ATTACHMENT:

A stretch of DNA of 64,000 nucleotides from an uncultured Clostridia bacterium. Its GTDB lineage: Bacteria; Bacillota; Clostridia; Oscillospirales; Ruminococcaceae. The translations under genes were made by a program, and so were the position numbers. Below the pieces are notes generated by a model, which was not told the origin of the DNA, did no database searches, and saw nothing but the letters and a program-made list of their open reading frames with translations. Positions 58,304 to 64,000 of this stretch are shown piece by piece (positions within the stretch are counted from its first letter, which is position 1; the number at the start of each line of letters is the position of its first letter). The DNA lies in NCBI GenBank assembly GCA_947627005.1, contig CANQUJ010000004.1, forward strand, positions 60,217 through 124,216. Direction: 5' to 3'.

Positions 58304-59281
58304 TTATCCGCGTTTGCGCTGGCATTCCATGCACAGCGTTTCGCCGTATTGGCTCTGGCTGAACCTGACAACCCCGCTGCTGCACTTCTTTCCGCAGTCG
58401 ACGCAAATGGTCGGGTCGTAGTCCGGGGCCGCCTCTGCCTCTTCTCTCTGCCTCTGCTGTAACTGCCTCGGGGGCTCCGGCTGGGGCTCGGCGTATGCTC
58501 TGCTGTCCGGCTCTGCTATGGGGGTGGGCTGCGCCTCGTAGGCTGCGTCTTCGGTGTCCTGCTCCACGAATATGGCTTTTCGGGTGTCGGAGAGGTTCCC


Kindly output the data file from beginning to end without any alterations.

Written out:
A stretch of DNA of 64,000 nucleotides from an uncultured Clostridia bacterium. Its GTDB lineage: Bacteria; Bacillota; Clostridia; Oscillospirales; Ruminococcaceae. The translations under genes were made by a program, and so were the position numbers. Below the pieces are notes generated by a model, which was not told the origin of the DNA, did no database searches, and saw nothing but the letters and a program-made list of their open reading frames with translations. Positions 58,304 to 64,000 of this stretch are shown piece by piece (positions within the stretch are counted from its first letter, which is position 1; the number at the start of each line of letters is the position of its first letter). The DNA lies in NCBI GenBank assembly GCA_947627005.1, contig CANQUJ010000004.1, forward strand, positions 60,217 through 124,216. Direction: 5' to 3'.

Positions 58304-59281
58304 TTATCCGCGTTTGCGCTGGCATTCCATGCACAGCGTTTCGCCGTATTGGCTCTGGCTGAACCTGACAACCCCGCTGCTGCACTTCTTTCCGCAGTCG
58401 ACGCAAATGGTCGGGTCGTAGTCCGGGGCCGCCTCTGCCTCTTCTCTCTGCCTCTGCTGTAACTGCCTCGGGGGCTCCGGCTGGGGCTCGGCGTATGCTC
58501 TGCTGTCCGGCTCTGCTATGGGGGTGGGCTGCGCCTCGTAGGCTGCGTCTTCGGTGTCCTGCTCCACGAATATGGCTTTTCGGGTGTCGGAGAGGTTCCC